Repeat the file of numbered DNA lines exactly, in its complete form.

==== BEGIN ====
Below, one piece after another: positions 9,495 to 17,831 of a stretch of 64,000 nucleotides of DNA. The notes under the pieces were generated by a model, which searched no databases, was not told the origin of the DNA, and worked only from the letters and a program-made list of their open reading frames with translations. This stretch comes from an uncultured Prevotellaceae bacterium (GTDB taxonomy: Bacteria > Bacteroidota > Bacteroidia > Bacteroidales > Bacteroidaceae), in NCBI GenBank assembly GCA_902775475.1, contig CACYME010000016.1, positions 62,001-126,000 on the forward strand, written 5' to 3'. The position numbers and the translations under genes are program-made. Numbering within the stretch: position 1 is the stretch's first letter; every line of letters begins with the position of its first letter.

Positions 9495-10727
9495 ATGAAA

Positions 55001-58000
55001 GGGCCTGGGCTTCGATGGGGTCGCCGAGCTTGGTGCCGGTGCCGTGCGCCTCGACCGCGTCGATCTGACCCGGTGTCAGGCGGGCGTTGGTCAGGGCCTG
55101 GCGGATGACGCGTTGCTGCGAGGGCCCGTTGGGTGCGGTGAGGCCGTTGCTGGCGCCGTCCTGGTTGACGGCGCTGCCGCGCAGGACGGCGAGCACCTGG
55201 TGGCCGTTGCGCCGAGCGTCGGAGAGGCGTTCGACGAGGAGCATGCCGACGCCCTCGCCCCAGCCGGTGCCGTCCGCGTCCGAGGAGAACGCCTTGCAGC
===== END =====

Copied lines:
Below, one piece after another: positions 9,495 to 17,831 of a stretch of 64,000 nucleotides of DNA. The notes under the pieces were generated by a model, which searched no databases, was not told the origin of the DNA, and worked only from the letters and a program-made list of their open reading frames with translations. This stretch comes from an uncultured Prevotellaceae bacterium (GTDB taxonomy: Bacteria > Bacteroidota > Bacteroidia > Bacteroidales > Bacteroidaceae), in NCBI GenBank assembly GCA_902775475.1, contig CACYME010000016.1, positions 62,001-126,000 on the forward strand, written 5' to 3'. The position numbers and the translations under genes are program-made. Numbering within the stretch: position 1 is the stretch's first letter; every line of letters begins with the position of its first letter.

Positions 9495-10727
9495 ATGAAA

Positions 55001-58000
55001 GGGCCTGGGCTTCGATGGGGTCGCCGAGCTTGGTGCCGGTGCCGTGCGCCTCGACCGCGTCGATCTGACCCGGTGTCAGGCGGGCGTTGGTCAGGGCCTG
55101 GCGGATGACGCGTTGCTGCGAGGGCCCGTTGGGTGCGGTGAGGCCGTTGCTGGCGCCGTCCTGGTTGACGGCGCTGCCGCGCAGGACGGCGAGCACCTGG
55201 TGGCCGTTGCGCCGAGCGTCGGAGAGGCGTTCGACGAGGAGCATGCCGACGCCCTCGCCCCAGCCGGTGCCGTCCGCGTCCGAGGAGAACGCCTTGCAGC